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On the Design of a Testbed for AOSD

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  1. On the Design of a Testbed for AOSD Alessandro Garcia May 2007

  2. Key Researchers • Lancaster – UK • Phil Greenwood, Alessandro Garcia • Eduardo Figueiredo, Nelio Cacho, Claudio Sant’Anna, Americo Sampaio, Awais Rashid • Recife – Brazil • Sergio Soares, Marcos Dosea, Paulo Borba • Kiel – Germany & Waterloo – Canada • Thiago Bartolomei • Lisbon – Portugal • Joao Araujo, Ana Moreira, Isabel Brito, Ricardo Argenton • Malaga – Spain • Monica Pinto, Lidia Fuentes • Salvador & Natal – Brazil • Thais Batista, Christina Chavez, Lyrene Silva • Other Contributors: Milan/Italy, Fraunhofer/Germany, Colorado/USA, Rio/Brazil, INRIA/France,Siemens/Germany…

  3. AOSD: from embryonic techniques… • … to integration and testing in real-world settings • Growing need to assess AO methodologies • AOSD is becoming a sufficiently established research community • Need to compare AO approaches with other contemporary modularization approaches • Creation of an experimental environment for end-to-end evaluation of AOSD techniques • requirements • architecture • design • implementation • maintenance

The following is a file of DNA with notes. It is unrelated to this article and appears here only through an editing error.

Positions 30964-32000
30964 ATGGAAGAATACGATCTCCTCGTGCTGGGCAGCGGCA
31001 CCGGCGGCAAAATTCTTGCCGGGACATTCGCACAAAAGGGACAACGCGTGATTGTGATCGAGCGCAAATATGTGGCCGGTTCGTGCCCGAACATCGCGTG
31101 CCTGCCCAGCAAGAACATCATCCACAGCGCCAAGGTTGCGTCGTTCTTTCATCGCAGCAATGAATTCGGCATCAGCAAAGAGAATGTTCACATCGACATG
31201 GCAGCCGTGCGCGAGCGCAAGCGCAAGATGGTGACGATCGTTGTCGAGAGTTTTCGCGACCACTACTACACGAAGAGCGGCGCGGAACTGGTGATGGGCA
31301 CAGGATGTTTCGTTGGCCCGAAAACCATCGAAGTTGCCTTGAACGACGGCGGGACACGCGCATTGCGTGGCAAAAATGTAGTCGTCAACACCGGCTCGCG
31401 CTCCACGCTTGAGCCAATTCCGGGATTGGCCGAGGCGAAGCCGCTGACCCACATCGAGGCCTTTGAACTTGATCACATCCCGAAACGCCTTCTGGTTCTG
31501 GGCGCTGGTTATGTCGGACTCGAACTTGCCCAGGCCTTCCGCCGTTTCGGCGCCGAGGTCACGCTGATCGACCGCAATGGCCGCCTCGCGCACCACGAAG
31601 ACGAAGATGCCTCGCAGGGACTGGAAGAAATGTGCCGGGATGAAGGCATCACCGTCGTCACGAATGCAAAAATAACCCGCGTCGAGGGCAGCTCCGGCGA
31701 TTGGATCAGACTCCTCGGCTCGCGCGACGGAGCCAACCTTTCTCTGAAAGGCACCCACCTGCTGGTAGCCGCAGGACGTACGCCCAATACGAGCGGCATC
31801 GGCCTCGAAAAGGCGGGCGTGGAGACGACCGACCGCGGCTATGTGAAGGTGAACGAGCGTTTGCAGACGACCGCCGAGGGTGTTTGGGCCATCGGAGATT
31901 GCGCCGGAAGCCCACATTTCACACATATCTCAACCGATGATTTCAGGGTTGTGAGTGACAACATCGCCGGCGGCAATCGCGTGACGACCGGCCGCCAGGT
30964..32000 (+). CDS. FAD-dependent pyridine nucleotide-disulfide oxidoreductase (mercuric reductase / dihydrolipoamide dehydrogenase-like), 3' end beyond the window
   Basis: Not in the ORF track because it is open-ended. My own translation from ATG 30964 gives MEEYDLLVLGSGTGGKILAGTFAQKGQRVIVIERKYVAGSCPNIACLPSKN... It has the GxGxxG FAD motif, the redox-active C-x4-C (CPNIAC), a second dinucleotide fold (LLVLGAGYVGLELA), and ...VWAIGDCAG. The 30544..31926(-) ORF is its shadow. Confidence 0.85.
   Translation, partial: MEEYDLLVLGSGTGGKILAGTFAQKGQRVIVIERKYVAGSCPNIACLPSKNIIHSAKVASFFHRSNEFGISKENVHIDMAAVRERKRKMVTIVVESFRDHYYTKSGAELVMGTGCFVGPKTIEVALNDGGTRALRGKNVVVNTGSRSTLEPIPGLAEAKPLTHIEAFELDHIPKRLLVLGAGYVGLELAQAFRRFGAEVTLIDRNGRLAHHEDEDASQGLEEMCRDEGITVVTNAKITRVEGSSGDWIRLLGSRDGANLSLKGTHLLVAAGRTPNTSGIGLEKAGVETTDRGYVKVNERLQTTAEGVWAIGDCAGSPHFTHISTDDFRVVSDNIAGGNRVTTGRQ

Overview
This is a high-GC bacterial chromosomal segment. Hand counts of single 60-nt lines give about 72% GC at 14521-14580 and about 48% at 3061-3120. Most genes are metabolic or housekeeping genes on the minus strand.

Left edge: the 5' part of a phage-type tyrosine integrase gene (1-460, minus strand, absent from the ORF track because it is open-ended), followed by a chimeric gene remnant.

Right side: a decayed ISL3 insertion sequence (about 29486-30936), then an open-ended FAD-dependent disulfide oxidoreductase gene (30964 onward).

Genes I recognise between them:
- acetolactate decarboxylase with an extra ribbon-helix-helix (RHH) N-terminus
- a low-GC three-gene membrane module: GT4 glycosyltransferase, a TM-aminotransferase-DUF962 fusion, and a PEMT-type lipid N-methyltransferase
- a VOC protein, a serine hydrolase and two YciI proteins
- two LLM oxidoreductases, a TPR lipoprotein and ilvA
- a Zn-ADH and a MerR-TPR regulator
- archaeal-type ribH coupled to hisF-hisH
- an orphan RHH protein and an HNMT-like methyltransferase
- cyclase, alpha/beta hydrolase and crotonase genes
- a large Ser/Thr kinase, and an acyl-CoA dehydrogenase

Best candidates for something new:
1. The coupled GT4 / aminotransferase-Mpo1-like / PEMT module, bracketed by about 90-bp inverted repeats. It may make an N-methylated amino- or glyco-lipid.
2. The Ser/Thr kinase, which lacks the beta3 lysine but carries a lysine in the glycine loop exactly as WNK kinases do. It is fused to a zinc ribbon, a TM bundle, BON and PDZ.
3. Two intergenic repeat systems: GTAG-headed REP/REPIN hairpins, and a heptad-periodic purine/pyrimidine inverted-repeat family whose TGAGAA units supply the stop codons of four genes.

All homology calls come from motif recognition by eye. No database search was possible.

4. Uncountable barriers • Available systems lack proper documentation • Difficult to find multiple AO and non-AO implementations for the same system • even worst: guarantee that the non-AO and AO decompositions are good ones is a tricky activity • PhD research studies: difficult to find or develop from scratch a plausible “benchmark” • many risks: time-consuming task, inherent bias, etc… • collaboration is the only alternative left • Quantitative or qualitative indicators are often NOT ready for use • Replication of studies becomes a pain

  5. A Testbed for AOSD • Towards more scientific and cohesive research • serve as a communication and collaboration vehicle • achieve widely-accepted exemplars, indicators, and data that can be reused and refined • facilitate the identification of “unknown” problemsand benefits inherent to AOSD • effects throughout the lifecycle • bottlenecks specific to certain SE phases and their transitions • accelerate the progress in the area by offering context to pinpoint technique-specific problems

  6. Testbeds vs. Software Engineering • Recent recognition of the pivotal role of benchmarking on the community cohesion and rapid progress1 • Some fields have faced some progress on benchmarking • e.g. reverse engineering, software refactoring, and program comprehension • However… • there is not much work on benchmarking modularization techniques • reports about the process of designing, instantiating, and evolving benchmarks in software engineering is rare 1S. Sim, S. Easterbrook, R. Holt. Using Benchmarking to Advance Research: A Challenge to Software Engineering. Proc. 25th Intl. Conf. on Software Engineering, Portland, Oregon, pp. 74-83, 3-10 May, 2003. 